Where to stay in Sydney

Whether you’re looking for a late-night party or a peaceful slice of nature, our 'where to stay in Sydney' guide highlights Sydney's best neighbourhoods for visitors
Photograph: Alex Proimos
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Sure, you’ve heard of Sydney’s famous Harbour. But there’s more to the city than just a glittering expanse of sheltered water – we also have ocean beaches. Ask locals and they’ll tell you: some of the best places to stay in Sydney don’t even come with a water view. From once-hippy-now-hip neighbourhoods where live music venues line the streets (Newtown), to LGBTQIA hubs where even the purple jacaranda trees show their pride (Darlinghurst), there’s plenty to see beyond the shore. Whether you’re keen to party after dark, or are looking for somewhere a little more salubrious and silent, there’s a Sydney neighbourhood to suit your needs. Need more local knowledge? Here are our best Sydney travel tips, our guide to secret Sydney beaches and our list of Sydney tourist attractions that are actually fun.

Where to stay in Sydney

People passing through Central Park
Photograph: Anna Kucera

Chippendale

Take away the ‘C’ from the name, and you’re left with the once-industrial area’s primary vibe. This pocket-sized neighbourhood is right next to Central Station, so it’s easy to get to by bus, train or light rail. 

Eat

In just under a square kilometre, Chippendale packs in three of Sydney’s best restaurants (Automata, Ester and LP’s Quality Meats). There’s also Brickfields bakery – which does a lovely Aussie-style breakfast, complete with great coffee – and a Singapore-style hawker market selling all kinds of Asian cheap eats, Spice Alley.

Drink

Being so hip Chippendale of course has an underground arty party bar (Freda’s). If you prefer your drinks above ground the Landsdowne is a rock’n’roll pub that also makes excellent pizza.

Do

Sydney’s newest cinema, Palace Central, occupies the impressive Central Park building, and there are a couple of very respectable artist-run galleries (MOP and Wellington Street Projects), where tomorrow’s stars of Sydney’s art scene show their work today. All this, and there’s still space for a few tree-lined residential streets.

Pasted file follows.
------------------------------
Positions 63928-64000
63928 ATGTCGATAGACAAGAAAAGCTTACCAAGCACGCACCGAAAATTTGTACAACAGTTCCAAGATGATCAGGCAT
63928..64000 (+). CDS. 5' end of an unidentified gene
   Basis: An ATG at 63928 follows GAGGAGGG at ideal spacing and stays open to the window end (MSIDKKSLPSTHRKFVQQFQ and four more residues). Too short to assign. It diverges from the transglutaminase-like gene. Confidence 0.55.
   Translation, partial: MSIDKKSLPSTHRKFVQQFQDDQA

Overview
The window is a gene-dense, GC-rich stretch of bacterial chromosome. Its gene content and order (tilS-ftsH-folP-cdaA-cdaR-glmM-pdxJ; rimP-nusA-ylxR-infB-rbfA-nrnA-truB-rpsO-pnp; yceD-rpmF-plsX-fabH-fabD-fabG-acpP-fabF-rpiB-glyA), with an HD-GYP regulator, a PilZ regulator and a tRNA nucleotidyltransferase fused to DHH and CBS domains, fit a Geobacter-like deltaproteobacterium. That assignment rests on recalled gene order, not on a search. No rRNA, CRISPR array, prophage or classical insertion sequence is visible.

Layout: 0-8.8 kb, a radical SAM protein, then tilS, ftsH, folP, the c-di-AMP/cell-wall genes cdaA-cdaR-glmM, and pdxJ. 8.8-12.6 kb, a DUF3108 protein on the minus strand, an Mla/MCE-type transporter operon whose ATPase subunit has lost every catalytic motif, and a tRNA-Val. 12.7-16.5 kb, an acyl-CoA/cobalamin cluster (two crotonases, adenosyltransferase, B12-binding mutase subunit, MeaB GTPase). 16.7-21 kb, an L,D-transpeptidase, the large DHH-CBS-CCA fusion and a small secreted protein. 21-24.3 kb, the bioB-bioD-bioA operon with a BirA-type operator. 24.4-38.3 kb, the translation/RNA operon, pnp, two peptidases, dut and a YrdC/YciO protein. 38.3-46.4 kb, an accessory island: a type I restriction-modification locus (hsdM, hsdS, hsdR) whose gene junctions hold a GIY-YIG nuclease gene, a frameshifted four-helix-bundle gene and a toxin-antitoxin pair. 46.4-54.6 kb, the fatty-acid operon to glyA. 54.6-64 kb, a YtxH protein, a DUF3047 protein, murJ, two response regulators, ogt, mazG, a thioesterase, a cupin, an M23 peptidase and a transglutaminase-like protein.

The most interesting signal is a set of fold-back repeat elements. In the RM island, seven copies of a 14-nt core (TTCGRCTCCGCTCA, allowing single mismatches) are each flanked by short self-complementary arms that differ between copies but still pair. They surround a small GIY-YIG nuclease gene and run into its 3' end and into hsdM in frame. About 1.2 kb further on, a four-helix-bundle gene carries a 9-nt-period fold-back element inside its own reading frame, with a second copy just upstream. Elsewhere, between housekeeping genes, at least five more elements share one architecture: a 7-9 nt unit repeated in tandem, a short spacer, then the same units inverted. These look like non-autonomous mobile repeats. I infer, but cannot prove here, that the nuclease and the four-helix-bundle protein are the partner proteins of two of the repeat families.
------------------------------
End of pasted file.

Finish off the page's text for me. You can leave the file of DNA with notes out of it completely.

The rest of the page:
Stay

Chippendale is home to one of the best boutique hotels in the city – the stylish Old Clare, where you can drink Old Fashioneds in the chic downstairs bar, or greet the dawn with yoga beside their rooftop pool. If your budget doesn’t stretch to a suite at the Old Clare, stay at the nearby Veriu Ultimo – which offers good amenities at an even better price.

Don’t miss:

Chippendale’s biggest drawcard, the freezer that drives its cool, is White Rabbit Gallery. This free, three-storey former warehouse showcases a cutting-edge collection of contemporary Chinese art, from ultra-realistic sculptures to disorientating installations, all from the private collection of billionaire arts patron Judith Neilson.

A wide shot of Bondi Beach showing crowds of people both sitting
Photograph: Daniel Boud

Bondi

Sydney’s most famous beach has a thriving community of unreasonably attractive yuppies sunbathing, eating and working out on its shoreline. Be warned: Bondi is nicknamed ‘the Bubble’ in Sydney for a reason: it can be difficult to get in and out of the beachside suburb. There are regular buses to the city, but at the end of sunny days at the beach, congestion is serious and it can take up to 40 minutes to get into town. If you’re staying in Bondi, it means you’re playing in Bondi.

Eat

Just across the road from the beach’s north end is upscale, petite modern Australian restaurant Sean’s Panorama. The absolute-beachfront joint may look like a café, but it has the heart of a fine diner – don’t leave without trying their classic roast chicken.

Drink

Forget liquor – you haven’t been to Bondi until you’ve had a green smoothie, and for that we suggest hitting the suburb’s backstreets and heading inland to the Nine café, where they decorate their smashed avo with locally foraged seaweed.

Do

Although the sea-facing Campbell Parade is lined with fast food chains and tourist traps, just behind it on Gould Street you’ll find gorgeous upscale boutiques from jeweller Lucy Folk and cult basics brand Jac+ Jack. You’re not allowed to smoke on Sydney beaches, so you’ll find Bondi’s rebel element hanging out on the grassy knoll at the north end of the beach, often sans bikini tops.

Stay